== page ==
Wednesday, February 23, 2005

Sink the Law of the Sea Treaty! by William Norman Grigg

Conservative Americans who consider George W. Bush a champion of national sovereignty have been shocked to learn that the president seeks Senate ratification of the UN's Convention on the Law of the Sea Treaty (LOST). Despite the Senate's refusal thus far to ratify the treaty, it went into effect in 1995, and elements of the vast regulatory apparatus it outlines are already in operation.

When fully implemented, LOST would consummate the largest act of territorial conquest in history, turning seven-tenths of the Earth's surface over to the jurisdiction of the United Nations. It would create a mammoth bureaucracy to regulate exploration of the ocean depths and commercial development of the seabed's riches. The UN would also be empowered to collect royalties on seabed mining, thereby providing the world body with a potentially enormous independent source of revenue to fund its agenda for "global governance."

None of this seems compatible with the Bush administration's reputation for flinty-eyed defense of our national independence. Yet during her Senate confirmation hearings in January, Secretary of State Condoleezza Rice stated that the Bush administration "would certainly like to see [LOST] pass as soon as possible.... And we very much want to see it go into force."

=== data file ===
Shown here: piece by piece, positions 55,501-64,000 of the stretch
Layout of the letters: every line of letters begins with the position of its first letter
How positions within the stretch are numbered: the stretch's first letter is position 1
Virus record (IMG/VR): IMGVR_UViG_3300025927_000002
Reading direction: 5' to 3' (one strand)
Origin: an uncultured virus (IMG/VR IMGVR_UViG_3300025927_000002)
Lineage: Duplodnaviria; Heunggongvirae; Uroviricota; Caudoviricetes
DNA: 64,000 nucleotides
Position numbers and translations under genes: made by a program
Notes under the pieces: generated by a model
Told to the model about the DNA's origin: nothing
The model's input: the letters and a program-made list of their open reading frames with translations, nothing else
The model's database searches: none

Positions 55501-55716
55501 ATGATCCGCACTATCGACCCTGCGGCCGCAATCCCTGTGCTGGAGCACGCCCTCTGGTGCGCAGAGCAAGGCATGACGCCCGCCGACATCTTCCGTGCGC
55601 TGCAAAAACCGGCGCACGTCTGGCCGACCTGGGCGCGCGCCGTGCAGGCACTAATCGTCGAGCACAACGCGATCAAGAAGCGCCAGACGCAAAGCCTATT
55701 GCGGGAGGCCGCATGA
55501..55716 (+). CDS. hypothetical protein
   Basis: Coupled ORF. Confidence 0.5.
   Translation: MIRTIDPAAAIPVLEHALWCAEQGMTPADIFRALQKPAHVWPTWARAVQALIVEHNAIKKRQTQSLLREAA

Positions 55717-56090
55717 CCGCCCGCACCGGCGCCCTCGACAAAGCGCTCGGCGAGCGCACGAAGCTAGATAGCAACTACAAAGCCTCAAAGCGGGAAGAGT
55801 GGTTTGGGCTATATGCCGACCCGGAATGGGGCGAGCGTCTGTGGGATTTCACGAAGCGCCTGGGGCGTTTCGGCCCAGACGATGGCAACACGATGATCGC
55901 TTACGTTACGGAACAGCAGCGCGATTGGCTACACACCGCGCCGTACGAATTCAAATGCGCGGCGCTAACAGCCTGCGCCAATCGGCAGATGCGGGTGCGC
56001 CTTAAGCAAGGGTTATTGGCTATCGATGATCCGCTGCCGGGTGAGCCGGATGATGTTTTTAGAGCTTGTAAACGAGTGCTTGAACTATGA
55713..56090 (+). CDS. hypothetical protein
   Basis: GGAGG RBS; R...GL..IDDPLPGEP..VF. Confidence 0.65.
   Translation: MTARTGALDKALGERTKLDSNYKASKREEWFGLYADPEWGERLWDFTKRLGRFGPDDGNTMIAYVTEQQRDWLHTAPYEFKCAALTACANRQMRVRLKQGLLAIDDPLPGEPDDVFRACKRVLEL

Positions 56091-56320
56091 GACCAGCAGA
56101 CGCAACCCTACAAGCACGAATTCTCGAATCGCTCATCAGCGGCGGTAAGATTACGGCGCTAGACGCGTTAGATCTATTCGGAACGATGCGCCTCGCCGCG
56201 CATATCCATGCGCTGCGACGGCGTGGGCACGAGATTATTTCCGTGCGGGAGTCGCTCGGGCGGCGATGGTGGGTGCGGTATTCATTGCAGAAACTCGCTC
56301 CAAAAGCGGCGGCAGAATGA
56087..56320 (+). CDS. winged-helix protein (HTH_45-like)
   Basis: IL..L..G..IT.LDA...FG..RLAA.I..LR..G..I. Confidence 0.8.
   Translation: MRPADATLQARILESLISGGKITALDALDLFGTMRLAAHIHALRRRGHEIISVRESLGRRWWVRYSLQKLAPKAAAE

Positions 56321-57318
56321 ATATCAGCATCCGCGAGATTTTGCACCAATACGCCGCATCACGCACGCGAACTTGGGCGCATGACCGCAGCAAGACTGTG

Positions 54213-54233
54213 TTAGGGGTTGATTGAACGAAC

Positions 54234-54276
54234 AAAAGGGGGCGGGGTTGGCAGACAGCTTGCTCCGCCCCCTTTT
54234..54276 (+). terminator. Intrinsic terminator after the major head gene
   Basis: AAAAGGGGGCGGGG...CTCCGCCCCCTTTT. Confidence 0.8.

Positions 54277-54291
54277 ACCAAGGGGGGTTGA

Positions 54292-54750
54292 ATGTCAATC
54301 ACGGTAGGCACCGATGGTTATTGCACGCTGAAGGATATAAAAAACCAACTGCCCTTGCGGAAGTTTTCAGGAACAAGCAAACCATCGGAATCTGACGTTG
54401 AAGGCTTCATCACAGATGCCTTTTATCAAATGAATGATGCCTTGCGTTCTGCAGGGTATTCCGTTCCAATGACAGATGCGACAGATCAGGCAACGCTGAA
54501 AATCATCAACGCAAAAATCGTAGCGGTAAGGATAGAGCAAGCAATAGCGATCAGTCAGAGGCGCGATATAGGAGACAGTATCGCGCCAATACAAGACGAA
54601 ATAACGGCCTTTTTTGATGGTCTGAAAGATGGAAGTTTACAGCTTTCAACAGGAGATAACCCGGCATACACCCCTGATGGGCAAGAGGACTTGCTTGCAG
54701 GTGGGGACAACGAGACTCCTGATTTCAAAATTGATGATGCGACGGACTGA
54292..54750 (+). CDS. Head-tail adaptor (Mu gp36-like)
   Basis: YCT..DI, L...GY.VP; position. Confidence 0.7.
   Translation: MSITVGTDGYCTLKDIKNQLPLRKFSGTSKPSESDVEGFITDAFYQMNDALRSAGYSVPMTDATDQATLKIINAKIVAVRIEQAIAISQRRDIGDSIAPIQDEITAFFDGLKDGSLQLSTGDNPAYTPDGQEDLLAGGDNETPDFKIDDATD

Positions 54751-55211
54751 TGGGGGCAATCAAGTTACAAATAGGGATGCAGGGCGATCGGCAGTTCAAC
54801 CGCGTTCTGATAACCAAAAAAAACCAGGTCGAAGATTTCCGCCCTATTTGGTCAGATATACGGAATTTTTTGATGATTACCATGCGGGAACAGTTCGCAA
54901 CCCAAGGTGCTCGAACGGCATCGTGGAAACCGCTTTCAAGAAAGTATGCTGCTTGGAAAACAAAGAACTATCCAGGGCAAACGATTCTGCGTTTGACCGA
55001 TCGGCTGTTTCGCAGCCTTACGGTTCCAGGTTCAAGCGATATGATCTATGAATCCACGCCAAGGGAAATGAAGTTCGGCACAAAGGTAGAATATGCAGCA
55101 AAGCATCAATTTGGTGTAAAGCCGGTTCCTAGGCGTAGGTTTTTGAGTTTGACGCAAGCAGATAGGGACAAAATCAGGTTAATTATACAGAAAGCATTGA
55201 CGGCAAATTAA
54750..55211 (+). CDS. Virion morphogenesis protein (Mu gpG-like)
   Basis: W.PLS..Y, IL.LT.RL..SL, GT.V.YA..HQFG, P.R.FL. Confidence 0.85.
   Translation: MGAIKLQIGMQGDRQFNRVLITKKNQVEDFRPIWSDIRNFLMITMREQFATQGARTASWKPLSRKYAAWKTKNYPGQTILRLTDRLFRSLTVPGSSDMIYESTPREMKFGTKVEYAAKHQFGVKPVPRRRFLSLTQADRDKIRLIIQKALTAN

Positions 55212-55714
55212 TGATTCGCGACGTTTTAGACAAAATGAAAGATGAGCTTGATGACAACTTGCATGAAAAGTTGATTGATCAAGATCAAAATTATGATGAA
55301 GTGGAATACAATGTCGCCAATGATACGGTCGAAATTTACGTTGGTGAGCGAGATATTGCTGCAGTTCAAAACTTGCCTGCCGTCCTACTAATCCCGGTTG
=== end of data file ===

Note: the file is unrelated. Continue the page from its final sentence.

"Joining the convention will advance the interests of the United States military," Rice claimed on January 18. "The United States, as the country with the largest coastline and the largest exclusive economic zone, will gain economic and resource benefits from the convention.... And the United Nations has no decision-making role under the convention in regulating uses of the oceans by any state party to the convention."

Rice's unqualified endorsement of LOST lets several important questions go begging. For instance: why is it necessary to sign a UN treaty in order to enjoy "economic and resource benefits" from ocean territory we already own and control? If the UN would have no role in regulating the use of oceans within our sphere of influence, how would it be in a position to grant us the "economic and resource benefits" referred to by Rice?

But nobody present at Secretary Rice's confirmation hearings was inclined to ask such pointed questions. Foreign Affairs Committee Chairman Richard Lugar (R-Ind.), a noted Republican internationalist who supports ratifying LOST, was delighted by Rice's rapturous endorsement of the pact.

Continue: Get US out! of the United Nations

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